• Drinking: Tea

Commission Information

Journal Entry: Thu Mar 28, 2013, 4:14 PM

Book Covers
Front and Full Wrap $80-$350

Dragon Prince by JaniceDuke Dragon Fire by JaniceDuke Seeking Avalon by JaniceDuke The Wake of the Dragon by JaniceDuke
The Wind Whisperer by JaniceDuke Chemical Serpents Cover by JaniceDuke

Other Digital Art/Illustration

Griffin by JaniceDuke Artemis by JaniceDuke Dragon by JaniceDuke
The Dionysian Spirit by JaniceDuke In the Eyes of the Inhuman by JaniceDuke Turisas by JaniceDuke
Elements sketch by JaniceDuke Ajna sketch by JaniceDuke Nexus by JaniceDuke

Traditional Portraits
A4: $160+P&P A3 $320+P&P
Warmth by JaniceDuke Bruno by JaniceDuke Gem by JaniceDuke Shah by JaniceDuke

Tattoos, Logos, Concept Art: from $80
Hugin-Munin Logos by JaniceDuke Psychedelic Caduceus by JaniceDuke Mythic Imagination by JaniceDuke

For anything else just ask :)

  • Drinking: Tea

Prints and Apparel All Egyptian Gods Now Available

Journal Entry: Tue Mar 19, 2013, 10:11 AM

Get your favourite Egyptian Gods on T-shirts, Hoodies and other apparel through my Printfection store:…

They are now also available on iphone cases, skins and other such things through my Society6 store:

Do let me know if there's anything else of mine you'd like to see for sale. And keep an eye out for forthcoming Olympians and mythical creatures :)

Love to you all xx

  • Listening to: Motorcycle -- As The Rush Comes (Chillout Mix)
  • Reading: The Difference Engine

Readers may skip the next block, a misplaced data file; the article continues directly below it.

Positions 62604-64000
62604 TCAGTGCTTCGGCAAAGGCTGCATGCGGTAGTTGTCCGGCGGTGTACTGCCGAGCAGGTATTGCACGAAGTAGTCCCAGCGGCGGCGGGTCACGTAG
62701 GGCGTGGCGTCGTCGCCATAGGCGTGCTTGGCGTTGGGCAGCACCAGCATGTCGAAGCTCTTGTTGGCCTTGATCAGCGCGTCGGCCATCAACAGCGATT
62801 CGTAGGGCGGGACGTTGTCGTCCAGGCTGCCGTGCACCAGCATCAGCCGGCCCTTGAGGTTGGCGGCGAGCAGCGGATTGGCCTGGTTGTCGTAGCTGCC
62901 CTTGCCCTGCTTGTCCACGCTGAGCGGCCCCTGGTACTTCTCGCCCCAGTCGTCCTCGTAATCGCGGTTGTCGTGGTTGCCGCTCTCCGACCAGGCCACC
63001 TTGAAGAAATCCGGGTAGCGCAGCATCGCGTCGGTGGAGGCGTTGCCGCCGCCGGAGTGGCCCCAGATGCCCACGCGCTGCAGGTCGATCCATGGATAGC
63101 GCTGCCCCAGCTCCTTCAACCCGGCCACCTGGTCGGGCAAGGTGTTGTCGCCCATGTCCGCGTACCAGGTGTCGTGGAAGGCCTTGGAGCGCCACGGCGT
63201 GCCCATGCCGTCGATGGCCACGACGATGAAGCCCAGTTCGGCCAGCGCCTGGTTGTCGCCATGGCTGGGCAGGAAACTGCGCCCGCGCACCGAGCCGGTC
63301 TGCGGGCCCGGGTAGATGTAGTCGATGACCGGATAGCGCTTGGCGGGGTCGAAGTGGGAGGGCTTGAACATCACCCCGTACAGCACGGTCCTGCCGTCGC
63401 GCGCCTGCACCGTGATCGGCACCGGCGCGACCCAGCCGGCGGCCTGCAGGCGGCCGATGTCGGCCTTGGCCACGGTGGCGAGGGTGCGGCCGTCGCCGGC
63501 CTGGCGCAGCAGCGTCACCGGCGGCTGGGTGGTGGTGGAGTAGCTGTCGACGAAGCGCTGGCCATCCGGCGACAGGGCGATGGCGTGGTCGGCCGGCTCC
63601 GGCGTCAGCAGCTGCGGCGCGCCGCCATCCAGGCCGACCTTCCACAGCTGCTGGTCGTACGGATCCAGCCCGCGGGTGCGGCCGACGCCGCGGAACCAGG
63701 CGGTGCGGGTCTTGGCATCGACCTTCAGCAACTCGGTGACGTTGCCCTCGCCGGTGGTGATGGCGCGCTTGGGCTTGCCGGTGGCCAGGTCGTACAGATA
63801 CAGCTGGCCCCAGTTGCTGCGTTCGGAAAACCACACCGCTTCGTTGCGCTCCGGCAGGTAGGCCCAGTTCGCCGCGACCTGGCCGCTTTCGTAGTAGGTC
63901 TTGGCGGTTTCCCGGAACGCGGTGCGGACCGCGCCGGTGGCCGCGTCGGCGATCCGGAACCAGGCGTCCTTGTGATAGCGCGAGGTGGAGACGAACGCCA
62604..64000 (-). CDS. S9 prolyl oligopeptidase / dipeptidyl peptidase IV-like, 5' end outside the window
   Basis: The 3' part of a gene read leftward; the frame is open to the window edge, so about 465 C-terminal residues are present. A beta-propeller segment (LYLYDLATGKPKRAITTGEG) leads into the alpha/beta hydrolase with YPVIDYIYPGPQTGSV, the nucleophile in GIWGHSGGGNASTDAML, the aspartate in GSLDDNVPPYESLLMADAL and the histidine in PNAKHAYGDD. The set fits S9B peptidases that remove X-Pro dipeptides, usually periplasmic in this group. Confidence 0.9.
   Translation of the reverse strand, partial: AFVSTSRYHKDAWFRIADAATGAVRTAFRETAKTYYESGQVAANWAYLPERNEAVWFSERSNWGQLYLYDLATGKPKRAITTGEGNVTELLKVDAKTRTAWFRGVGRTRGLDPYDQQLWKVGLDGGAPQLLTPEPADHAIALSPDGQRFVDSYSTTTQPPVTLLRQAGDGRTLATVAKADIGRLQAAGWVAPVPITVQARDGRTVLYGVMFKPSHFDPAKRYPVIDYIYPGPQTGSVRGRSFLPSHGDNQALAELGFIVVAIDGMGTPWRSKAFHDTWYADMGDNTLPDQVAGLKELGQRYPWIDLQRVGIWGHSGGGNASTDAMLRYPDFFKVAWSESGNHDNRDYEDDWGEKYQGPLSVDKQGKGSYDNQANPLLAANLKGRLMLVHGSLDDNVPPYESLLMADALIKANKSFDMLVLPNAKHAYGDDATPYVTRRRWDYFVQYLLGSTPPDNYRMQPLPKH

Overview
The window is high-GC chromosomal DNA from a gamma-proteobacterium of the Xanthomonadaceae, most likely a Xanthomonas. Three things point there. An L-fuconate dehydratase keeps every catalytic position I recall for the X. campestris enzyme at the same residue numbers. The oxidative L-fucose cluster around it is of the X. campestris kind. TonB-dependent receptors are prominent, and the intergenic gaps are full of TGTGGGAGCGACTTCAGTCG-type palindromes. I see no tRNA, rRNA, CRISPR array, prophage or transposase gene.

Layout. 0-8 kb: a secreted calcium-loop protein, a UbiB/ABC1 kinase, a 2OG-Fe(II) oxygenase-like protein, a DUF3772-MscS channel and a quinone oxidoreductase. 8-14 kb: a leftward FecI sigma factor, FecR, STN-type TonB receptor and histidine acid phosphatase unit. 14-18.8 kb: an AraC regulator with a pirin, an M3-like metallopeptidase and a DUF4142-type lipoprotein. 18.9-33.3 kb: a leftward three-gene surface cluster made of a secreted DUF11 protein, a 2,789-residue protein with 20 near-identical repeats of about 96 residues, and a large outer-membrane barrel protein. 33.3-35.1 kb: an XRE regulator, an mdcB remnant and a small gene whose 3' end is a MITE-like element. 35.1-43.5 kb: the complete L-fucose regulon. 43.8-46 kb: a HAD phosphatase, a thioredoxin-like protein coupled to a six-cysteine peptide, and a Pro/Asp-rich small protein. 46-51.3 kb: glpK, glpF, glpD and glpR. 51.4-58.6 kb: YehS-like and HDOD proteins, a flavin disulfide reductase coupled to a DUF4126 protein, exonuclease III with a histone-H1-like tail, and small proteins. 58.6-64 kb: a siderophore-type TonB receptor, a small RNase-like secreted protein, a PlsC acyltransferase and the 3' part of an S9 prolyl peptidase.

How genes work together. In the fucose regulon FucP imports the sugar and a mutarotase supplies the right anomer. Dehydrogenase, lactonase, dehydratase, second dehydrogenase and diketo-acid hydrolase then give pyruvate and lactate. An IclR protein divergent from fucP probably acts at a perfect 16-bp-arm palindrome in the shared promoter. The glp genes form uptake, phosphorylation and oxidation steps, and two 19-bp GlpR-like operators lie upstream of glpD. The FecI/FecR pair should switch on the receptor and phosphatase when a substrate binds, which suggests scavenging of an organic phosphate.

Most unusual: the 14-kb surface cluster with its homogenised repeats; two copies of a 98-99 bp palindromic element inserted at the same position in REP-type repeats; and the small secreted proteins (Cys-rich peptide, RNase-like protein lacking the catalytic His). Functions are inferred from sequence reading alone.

• Watching: TED
  • Drinking: Tea

Eight Ways To Get The Most Out Of A Sketchbook

Journal Entry: Mon Nov 12, 2012, 5:56 AM

When I was young I tended to draw and paint on whatever came to hand, paper, card, bits of wood, the walls... I didn't think about keeping a sketchbook until a very inspirational teacher showed me hers. I was fascinated. Problem was that everything in her book seemed so perfect, so well done, whereas for myself every other thing I did seemed rubbish! It took me years to figure out how using sketchbooks worked best for me. Some artists do create sketchbooks for show, especially if they will be somehow judged or graded on them, while others will be so talented that it just seems that way. They can be used to play with and develop ideas or to practice particular skills, to prepare for a finished piece or to just have fun. Whatever you use yours for here's eight ways I've found to get the most out of a sketchbook.